“But that’s a lot of work!”
I was mentoring a sales rep that was just starting his career as a sales development rep (SDR) at a high flying tech startup.
“Yes, but as I said, doing it this way will save you time in the long run and generate better results.”
He furrowed his brows and shook his head.
“But you do not even know if this will work.”
“As if what you are doing now is working? You came to me for advice because you felt you were not converting any leads and you wanted a better way. So here is a better way.”
“I know, I just thought it would be less stuff to do. This just seems like busywork.”
“No my friend, you got it all wrong then. You first got to do the work before it pays off.”
I cannot tell you how many of these conversations I have had over the past decade. People want to improve their results, they come to me for advice on what to do, I provide advice, and then they reject it because it seems too hard.
People are not looking for better ways of doing work. People want shortcuts and quick fixes.
The appeal of easy is a bias that we all fall for. Just look the diet industry. What is easier, working out at the gym everyday and modifying your diet, or taking a chocolate weight loss shake every day? Another example is reading books. A see many folks announce new year’s resolutions to read a book a week. They barely get past January, because they would rather Netflix and chill than pick up a book.
Over the past two weeks, I have been deliberately introducing topics that question how we do work. The first week I shared that trying hard and doing more of something that does not work makes no sense. Therefore it is important to think critically about what and how we do work so we do not burnout. I followed that up by explaining that we need more than hustle in order to accomplish results. The planning and strategy are just as important as doing and the tactics that we employ.
If you have stripped away the non-useful work and have taken the time to strategize and plan, the next step is execution. This is when the conflict happens. The new way of doing things can often look like as much, if not more work, than the previous way of doing things. This is known in the world of behavioral economics as Status Quo Bias where people generally prefer the current state of affairs over something new.
In the dialogue from above, the SDR had previously used the company’s email prospecting tool to send out hundreds of emails per day. The response rate however was an abysmal 1% and those that did reply hardly converted to meetings. What I was suggesting was abandoning the automated emails and sending 30 to 50 highly personalized emails per day. This is way more work than sending hundreds of pre-canned emails at a click of a button, but the results could be dramatically better, from 10% to 30% response rates.
In another conversation from just prior to the pandemic, someone reached out to ask how I was able to successfully sell in Asia without a prior network. It was the hardest thing I had yet done professionally, but I was able to succeed by creating a content and event strategy that helped to build up my network and credibility in the region. This person smiled, said that was not for him, and never reached out again. I can only suppose the prospect of hard work was a turn off.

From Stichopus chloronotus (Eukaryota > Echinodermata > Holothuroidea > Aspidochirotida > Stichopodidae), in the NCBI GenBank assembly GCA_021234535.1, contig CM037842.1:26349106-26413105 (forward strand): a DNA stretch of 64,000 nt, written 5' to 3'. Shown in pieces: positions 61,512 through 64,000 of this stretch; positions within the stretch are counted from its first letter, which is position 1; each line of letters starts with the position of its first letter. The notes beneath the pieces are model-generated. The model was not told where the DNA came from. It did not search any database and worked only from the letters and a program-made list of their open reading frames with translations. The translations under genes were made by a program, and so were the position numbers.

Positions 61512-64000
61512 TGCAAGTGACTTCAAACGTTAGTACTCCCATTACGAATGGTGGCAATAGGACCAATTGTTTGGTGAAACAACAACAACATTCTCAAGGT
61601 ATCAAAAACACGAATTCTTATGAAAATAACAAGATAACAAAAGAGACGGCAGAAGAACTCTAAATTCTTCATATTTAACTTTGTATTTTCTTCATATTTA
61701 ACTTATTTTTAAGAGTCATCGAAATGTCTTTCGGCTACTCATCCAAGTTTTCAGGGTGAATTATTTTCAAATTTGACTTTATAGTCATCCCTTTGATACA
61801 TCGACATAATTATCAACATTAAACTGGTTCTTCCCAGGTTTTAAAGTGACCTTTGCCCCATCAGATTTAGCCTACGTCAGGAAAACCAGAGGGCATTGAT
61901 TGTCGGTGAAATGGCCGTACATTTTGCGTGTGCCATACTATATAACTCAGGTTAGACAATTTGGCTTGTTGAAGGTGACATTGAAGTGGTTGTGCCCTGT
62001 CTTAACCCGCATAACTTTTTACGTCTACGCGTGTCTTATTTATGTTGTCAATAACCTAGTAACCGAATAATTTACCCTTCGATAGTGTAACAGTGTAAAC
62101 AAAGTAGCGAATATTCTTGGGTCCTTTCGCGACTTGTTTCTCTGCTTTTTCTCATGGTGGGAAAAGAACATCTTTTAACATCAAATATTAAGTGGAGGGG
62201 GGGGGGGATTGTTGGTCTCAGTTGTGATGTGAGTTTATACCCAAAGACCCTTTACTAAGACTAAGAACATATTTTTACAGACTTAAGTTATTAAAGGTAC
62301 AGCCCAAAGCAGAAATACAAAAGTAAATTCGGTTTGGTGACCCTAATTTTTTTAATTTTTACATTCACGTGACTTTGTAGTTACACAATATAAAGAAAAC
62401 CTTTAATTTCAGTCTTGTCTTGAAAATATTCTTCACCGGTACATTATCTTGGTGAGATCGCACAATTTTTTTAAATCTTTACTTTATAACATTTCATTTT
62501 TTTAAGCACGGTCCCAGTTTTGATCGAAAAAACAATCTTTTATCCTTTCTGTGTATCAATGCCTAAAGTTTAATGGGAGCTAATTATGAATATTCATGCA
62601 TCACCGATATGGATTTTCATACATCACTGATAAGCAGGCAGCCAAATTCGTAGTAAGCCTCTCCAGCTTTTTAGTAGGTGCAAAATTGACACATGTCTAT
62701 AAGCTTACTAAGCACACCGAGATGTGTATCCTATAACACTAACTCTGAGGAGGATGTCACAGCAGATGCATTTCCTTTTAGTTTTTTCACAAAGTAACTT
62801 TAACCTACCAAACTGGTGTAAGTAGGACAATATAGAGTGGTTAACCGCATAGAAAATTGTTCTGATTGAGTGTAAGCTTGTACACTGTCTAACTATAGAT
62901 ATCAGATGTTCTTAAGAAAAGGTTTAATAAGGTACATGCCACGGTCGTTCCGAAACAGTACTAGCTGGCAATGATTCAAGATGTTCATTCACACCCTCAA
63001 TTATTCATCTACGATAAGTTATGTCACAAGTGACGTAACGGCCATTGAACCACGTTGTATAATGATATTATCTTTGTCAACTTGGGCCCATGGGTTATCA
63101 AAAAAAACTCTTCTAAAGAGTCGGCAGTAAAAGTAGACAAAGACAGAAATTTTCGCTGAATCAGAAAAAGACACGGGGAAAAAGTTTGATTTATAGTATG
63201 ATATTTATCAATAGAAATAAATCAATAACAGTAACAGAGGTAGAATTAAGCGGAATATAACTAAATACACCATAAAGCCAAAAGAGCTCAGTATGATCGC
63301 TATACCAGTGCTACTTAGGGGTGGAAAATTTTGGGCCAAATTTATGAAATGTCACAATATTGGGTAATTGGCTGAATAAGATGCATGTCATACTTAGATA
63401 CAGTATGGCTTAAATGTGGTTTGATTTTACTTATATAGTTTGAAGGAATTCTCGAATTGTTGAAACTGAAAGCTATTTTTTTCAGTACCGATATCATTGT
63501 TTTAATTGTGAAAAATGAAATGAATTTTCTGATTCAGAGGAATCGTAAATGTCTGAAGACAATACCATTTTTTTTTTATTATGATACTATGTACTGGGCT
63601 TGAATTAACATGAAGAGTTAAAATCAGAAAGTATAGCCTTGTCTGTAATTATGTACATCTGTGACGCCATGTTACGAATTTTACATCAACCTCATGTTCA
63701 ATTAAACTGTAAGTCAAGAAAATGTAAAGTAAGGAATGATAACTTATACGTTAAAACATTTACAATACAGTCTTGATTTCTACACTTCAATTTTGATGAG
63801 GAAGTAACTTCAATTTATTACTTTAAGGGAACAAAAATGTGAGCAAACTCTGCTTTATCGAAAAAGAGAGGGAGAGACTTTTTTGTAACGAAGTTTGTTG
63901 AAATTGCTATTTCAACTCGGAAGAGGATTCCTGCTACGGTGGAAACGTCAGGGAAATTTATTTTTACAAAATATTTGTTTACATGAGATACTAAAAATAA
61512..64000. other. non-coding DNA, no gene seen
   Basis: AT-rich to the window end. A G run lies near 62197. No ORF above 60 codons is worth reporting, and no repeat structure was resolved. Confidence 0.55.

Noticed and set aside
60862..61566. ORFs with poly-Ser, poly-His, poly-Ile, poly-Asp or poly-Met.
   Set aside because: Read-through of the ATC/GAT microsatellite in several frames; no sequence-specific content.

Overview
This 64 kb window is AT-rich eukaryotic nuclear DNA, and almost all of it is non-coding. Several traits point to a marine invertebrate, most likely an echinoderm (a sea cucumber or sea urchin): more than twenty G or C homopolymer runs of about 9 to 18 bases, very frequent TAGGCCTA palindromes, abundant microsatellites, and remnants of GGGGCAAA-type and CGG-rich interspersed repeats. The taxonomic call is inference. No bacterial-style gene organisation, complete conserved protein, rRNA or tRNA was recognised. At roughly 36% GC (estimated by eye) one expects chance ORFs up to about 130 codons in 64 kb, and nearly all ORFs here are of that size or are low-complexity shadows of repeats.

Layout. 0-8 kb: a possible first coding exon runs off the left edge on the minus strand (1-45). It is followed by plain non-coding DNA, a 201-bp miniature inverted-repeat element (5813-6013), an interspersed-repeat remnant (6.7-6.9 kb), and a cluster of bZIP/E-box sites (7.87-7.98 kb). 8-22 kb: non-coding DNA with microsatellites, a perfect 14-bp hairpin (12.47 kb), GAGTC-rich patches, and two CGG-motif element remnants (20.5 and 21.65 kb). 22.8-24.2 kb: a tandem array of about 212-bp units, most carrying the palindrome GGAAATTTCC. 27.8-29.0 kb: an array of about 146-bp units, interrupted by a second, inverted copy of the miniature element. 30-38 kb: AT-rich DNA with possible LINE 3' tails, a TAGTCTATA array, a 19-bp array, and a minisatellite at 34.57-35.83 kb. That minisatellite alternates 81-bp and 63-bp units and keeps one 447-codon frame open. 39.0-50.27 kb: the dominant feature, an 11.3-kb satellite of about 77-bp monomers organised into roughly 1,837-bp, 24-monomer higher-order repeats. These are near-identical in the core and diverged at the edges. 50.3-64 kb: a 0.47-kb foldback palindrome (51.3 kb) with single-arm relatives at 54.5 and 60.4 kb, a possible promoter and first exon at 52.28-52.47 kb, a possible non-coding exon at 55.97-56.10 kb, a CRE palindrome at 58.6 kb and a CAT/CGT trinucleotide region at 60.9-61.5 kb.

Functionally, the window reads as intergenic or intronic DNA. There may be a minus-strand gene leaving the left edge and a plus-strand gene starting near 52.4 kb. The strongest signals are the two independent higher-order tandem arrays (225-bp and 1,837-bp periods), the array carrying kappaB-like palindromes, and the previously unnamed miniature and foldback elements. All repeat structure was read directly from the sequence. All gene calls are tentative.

I have never been a believer in sales hacks. They work for a short period of time, but quickly lose their novelty and effectiveness. Remember the “were you eaten by an alligator” break up emails? You do not see them these days because those emails do not work. Another common one was calling people using local presence numbers. People got wise and stopped picking up the phone. I remember reading a sales book in pre-release that the author shared with me that included some proven email templates. One read something to the effect of “your CEO said that we should talk”. A week later I received two emails using that exact same template.
I get the pushback though. A lot of the work seems like drudgery at the start. It seems like climbing a mountain, only to reach a peak and realize you have barely made any progress. The work I put into my newsletter and my prospect methods were super painful and laborious at first. Over time however, it became habit. I found ways to become more efficient and effective.
The key to adoption a new way of doing things is batching. These are the core steps to batching work:
Break up large tasks into smaller, more manageable tasks,
Create regularly scheduled time blocks to dedicate to the tasks,
Focus on doing a small amount at first, then build up volume,
Review your work periodically to see what you can optimize.
I started this series of essays by talking about training for a marathon. You do not start by running the entire 26.2 miles! You start by walking a short distance. Then you start jogging. Then you add some mileage. Then you pick up the pace. After several months, you will find yourself running the entire marathon distance, but you got to that goal in small increments.
Success in any field means putting in the time and making the effort. There are no rewards for avoiding work. Every CEO, startup founder, and superstar enterprise sales rep has put in the hours and focused effort to achieve long-term success.
So the only question I have for you is, what’s stopping you now?
Mark Birch, Founder of Enterprise Sales Forum
The Enterprise Sales Forum is a professional community championing the practice of sales through monthly sales talks at chapters globally. Our chapters provide an open, collaborative and diverse environment to share new ideas, network and learn actionable insights for professional sales development.